Allina Health is helping to bring new athletic footwear to kids in need by hosting “New Shoes, Healthy Kids.”
Crowds of Allina Health employees say they are overworked and worried about their jobs.
Hundreds of thousands of kids in St. Paul will soon be getting a better education. It’s not because their teachers are doing anything different. It’s because they’ll be able to see the board and their books better.
If you didn’t know any better, you’d think it was the athletes doing all the work in Thursday night’s Wild-Avalanche Game 7. But plenty of fans had increased heart rates, higher blood pressure and sweaty palms – and those were the people that weren’t jumping up and down.
Thousands of kids will be walking a little prouder with a new pair of shoes Saturday. It’s part of Allina Health’s “New Shoes, Healthy Kids” initiative. Allina Health bought 10,000 pairs of athletic shoes with the help of Two Ten Foundation, The Jay Group and Keds.
Some local kids are going to start the spring running. It’s all thanks to the people at Allina Health, who have collected 10,000 shoes for kids in need.
A decision by Allina Health to stop water births led to a protest outside a Shakopee Hospital Monday morning. Earlier this month, Allina began telling doulas and expecting moms that underwater births would no longer be an option.
When 2-and-a-half-year-old Jack from Deerwood, Minn. heard it was going to snow almost a foot on April 16, he yelled, “Noooooo!” and slapped his fork on the table. This response went on for a good minute. “The funny thing is I’ve had people 20-, 30-, 40-, 50-years older reacting the same way,” said WCCO Meteorologist Chris Shaffer, who wasn’t all that surprised at the reaction to his forecast. “I just can’t get away with acting like that on television, but he can. It’s cute for him.”
A local company is helping people overseas by donating an ambulance. The vehicle is going to a vocational school with more than 1,700 students in Liberia from Allina Health Emergency Medical Services. Representatives of the Booker Washington Institute’s Alumni Association got a tour of the gently-used ambulance on Thursday. The school will use the ambulance to transport sick and injured students.
It’s the kind of weather that has some questioning life and geography. Some people are asking, “Why do I live in Minnesota?” But Dr. Cheryl Bemel, a psychologist with Allina Health, says go ahead and complain. “Talking about it really helps. Don’t keep it all in, don’t be that strong Minnesotan with the upper lip that doesn’t want to say anything about how crummy you’re feeling about the weather,” Bemel said.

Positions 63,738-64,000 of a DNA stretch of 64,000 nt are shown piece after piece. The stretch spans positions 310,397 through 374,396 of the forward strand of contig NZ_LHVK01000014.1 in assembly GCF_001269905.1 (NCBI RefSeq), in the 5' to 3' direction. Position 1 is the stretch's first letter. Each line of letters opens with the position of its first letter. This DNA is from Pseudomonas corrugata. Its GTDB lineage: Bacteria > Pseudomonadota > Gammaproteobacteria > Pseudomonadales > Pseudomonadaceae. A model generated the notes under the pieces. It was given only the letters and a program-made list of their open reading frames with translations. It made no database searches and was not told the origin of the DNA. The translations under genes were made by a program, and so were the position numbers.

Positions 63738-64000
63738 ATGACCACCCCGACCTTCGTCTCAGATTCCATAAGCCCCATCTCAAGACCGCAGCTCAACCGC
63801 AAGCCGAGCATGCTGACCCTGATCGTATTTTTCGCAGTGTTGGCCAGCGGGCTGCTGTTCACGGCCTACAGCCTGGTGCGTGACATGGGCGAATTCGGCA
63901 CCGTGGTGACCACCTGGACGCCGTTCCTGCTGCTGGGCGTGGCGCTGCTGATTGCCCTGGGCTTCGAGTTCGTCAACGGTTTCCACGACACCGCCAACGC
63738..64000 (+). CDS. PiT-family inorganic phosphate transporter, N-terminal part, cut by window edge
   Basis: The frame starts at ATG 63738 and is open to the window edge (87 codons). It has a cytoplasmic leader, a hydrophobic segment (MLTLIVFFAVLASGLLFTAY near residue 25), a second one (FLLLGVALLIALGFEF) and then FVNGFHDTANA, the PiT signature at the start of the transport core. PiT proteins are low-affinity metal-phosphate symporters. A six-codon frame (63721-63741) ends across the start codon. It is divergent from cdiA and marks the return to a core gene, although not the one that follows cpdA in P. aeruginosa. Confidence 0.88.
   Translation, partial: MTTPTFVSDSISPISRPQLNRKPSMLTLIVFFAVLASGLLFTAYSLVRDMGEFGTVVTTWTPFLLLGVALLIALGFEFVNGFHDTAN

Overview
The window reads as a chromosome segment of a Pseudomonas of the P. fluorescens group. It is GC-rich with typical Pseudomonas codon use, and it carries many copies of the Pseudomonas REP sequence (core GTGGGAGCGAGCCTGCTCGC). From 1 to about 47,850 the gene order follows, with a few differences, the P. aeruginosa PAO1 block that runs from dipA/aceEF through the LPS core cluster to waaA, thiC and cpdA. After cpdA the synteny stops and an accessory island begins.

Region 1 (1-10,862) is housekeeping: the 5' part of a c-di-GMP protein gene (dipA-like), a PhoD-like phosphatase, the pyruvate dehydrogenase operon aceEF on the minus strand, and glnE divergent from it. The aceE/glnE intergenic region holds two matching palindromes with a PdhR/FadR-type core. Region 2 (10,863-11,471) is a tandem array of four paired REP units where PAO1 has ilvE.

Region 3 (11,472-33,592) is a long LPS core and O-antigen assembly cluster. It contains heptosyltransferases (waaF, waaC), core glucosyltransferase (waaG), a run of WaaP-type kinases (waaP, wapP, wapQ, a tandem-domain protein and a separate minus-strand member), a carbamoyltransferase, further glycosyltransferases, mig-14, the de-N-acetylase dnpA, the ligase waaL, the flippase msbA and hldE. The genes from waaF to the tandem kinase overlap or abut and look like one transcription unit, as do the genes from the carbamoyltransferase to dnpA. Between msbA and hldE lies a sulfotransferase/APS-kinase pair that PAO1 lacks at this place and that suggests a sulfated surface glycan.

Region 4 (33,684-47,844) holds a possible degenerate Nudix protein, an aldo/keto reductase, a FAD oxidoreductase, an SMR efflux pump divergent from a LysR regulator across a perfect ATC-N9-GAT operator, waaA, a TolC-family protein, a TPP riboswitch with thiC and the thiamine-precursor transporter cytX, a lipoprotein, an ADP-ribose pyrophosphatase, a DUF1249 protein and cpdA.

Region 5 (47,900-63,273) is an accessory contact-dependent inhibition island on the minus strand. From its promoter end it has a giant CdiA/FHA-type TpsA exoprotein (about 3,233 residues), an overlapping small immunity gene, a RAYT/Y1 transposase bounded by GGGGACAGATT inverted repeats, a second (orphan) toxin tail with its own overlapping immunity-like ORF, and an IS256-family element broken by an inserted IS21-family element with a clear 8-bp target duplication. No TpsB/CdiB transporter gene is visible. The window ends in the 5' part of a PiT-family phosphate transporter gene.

When Stillwater native Rachel Frederickson took home $250,000 on Tuesday night’s The Biggest Loser, Twitter lit up with criticism of the former high school swimmer. She’d shed 150 pounds over seven months to get down to a 105-pound frame. That was almost 60 percent of her body weight – the biggest percentage body weight loss in the show’s history.
With just a cough or sneeze, it can hit you from six feet away. So cover your mouth and wash those hands, because flu season is back in Minnesota.
Many viewers of the Vikings game Sunday may have taken in some adult beverages; perhaps a beer or two. So, we thought this would be a good time to answer a question from Bruce in Blaine: How much does beer contribute to a beer belly? Allina Health cardiologist Dr. Courtney Baechler says beer bellies are a bit of a myth. “Culturally speaking, men tend to drink a little more beer than women, and it’s the perfect nitus to get fat because it’s a lot of carbohydrates,” Dr. Baechler said.
It seems a far cry from those dreary winter days when the flu bug is biting, but under September’s sunshine, the influenza season is on the minds of many as they walk down Nicollet Mall.
One vitamin often mentioned as a way to help fight cancer is Vitamin D. We know sunshine is the key to D.